Yeah, I love that approach to filmmaking. I love all sorts of cinema, though—I’m as happy going to see a blockbuster as I am a Tarkovsky film, but I think that the idea that things will win or fail depending on how immediately understandable they are is a mistake. It’s that kind of idea of pictorial, incredibly straight art, isn’t it? If you judge everything by how photographically real it looks, then you’re missing out on a lot of what art is about and what communication is. There are ambiguities in life, and that should be reflected in art, cinema, and storytelling, I think.

As a screenwriter, is it difficult to write a script that’s as ambiguous and concealed as Kill List is? Is there a conscious effort to not spell anything out too much, or does it just come out naturally once you have a handle on the material and the story you’re trying to tell?
No, actually. What we did for this one, we wrote a much fuller script. So you’ve got a lot more things in the original script where people absolutely hammer explanations over your head, where they go, “I am this,” and “I’ve done this,” and “I’m going to do that,” and you shoot those scenes, but sometimes you lose them in rehearsals. You weed them out in the edit, though, but you never lose them entirely, just in case the thing doesn’t make any sense once you’ve put a full film together.

That’s the worry—you don’t want to make something that doesn’t hold up at all. You want to make it kind of skeletal enough that people will understand it. You’re having a conversation with the screen when you’re watching a movie, don’t you? You talk to it, and you say, “What are you doing? Where are you going? How is that going to work?” And most times you totally understand the movie; even with the most tenuous of clues, you can piece it together and understand where it’s going. I think audiences can be incredibly sophisticated like that.

You really have to be careful with the clues you lay into the film—if they’re too heavy-handed, or you’ve pandered to a slightly stupider audience, then you’ve spoiled it for the people who are even slightly smart. That’s the worry. Also, a lot of people enjoy that teasing out of information and how that makes them think about it even harder. Otherwise, you might as well just have a banner up at the beginning of the movie that flat-out says what’s gonna happen and where it’s gonna go; then, everyone can relax because they know they’re not gonna have any problems understanding it.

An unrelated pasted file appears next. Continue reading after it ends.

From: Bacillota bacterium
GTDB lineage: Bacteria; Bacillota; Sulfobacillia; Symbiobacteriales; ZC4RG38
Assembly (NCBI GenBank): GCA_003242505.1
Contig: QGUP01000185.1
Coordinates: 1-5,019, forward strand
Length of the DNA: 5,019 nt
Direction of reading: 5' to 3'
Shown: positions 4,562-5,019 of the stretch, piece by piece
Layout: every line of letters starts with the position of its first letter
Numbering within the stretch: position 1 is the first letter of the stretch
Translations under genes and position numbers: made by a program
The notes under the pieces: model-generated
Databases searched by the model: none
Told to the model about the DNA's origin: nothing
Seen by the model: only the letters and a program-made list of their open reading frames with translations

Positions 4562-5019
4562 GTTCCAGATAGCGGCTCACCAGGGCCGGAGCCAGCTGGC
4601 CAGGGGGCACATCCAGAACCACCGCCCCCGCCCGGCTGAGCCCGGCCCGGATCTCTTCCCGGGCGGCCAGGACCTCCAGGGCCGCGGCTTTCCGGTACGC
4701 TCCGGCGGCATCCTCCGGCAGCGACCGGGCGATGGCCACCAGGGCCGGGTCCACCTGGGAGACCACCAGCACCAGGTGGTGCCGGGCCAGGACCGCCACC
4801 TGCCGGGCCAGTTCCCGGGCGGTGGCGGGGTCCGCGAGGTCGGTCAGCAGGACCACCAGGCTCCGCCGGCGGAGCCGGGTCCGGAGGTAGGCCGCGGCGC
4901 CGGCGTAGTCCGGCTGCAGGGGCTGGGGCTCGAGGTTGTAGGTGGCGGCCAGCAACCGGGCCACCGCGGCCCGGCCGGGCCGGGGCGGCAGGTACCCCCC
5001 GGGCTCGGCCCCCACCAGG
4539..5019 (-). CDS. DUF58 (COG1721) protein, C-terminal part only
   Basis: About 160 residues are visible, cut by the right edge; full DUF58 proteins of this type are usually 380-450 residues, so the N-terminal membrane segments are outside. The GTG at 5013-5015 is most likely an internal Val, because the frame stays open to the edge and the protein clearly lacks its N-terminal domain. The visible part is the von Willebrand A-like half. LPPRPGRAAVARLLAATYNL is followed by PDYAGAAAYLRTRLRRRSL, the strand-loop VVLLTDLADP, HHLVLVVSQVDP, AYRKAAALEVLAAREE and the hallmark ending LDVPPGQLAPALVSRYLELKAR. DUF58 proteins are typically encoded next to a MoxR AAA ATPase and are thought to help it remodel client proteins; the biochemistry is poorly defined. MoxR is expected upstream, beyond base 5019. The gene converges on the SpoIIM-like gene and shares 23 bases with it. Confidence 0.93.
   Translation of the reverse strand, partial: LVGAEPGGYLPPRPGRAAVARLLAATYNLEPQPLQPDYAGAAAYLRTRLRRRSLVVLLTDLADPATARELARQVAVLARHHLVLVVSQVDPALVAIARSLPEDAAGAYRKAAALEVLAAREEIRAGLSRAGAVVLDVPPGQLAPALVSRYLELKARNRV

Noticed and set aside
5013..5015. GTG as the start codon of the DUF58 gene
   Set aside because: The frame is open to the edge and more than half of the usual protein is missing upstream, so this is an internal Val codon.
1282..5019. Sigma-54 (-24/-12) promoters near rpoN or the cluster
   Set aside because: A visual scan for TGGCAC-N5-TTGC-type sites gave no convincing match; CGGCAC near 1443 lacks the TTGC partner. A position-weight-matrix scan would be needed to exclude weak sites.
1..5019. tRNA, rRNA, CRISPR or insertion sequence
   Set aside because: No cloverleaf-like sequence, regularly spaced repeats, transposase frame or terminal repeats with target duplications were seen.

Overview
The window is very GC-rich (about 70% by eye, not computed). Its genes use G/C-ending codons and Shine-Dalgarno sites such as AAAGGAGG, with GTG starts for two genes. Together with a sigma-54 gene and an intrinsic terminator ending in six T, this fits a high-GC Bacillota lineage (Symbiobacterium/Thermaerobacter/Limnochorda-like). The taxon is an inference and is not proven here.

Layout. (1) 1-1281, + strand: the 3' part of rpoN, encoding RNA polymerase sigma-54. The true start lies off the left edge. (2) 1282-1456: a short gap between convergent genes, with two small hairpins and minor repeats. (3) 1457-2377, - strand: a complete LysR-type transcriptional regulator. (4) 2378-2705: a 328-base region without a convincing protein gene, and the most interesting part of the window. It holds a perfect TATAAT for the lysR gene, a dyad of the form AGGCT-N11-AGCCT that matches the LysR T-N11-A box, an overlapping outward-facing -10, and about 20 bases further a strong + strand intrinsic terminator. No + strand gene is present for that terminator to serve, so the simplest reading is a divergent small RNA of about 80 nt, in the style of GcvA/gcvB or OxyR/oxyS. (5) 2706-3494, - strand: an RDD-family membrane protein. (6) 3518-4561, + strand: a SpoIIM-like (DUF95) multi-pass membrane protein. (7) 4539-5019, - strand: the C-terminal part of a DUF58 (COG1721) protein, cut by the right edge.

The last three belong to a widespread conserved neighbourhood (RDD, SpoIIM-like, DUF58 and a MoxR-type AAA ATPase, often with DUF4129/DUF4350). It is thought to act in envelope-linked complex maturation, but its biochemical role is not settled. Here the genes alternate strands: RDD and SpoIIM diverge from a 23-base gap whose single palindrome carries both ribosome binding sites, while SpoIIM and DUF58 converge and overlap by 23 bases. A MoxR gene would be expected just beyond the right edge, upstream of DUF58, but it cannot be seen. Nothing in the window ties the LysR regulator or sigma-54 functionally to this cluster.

As much as I agree with everything you’ve just said, there’s still a small part of me that would love to read that original, all-spelled-out script.
[Laughs.] The thing is, though, that it doesn’t matter. It depends on how much weight you put on narrative, or how much weight you put on the experiences. Finding out exactly what happens isn’t as interesting as all of the theories that are bouncing around in your head. Your fears are your own fears, and if I tell you mine specifically, and say, “This is the most terrifying thing that could happen to me,” you might look at it and go, “Well, that’s ridiculous—I’m not frightened of these things at all.”

Suggesting these fears and mixing in your own fears make the experience much more potent. It’s a thing I’ve found, narrative-wise, from American long-form television, like Lost or Battlestar Galactica. They’re brilliant, and they’re so frustrating yet riveting when they’re asking questions but so tedious when they’re telling you the answers to those questions, and they never really wrap them up right, do they? Your reaction ends up being one of, “Oh, so that’s what it all means? I went through all of that for that?”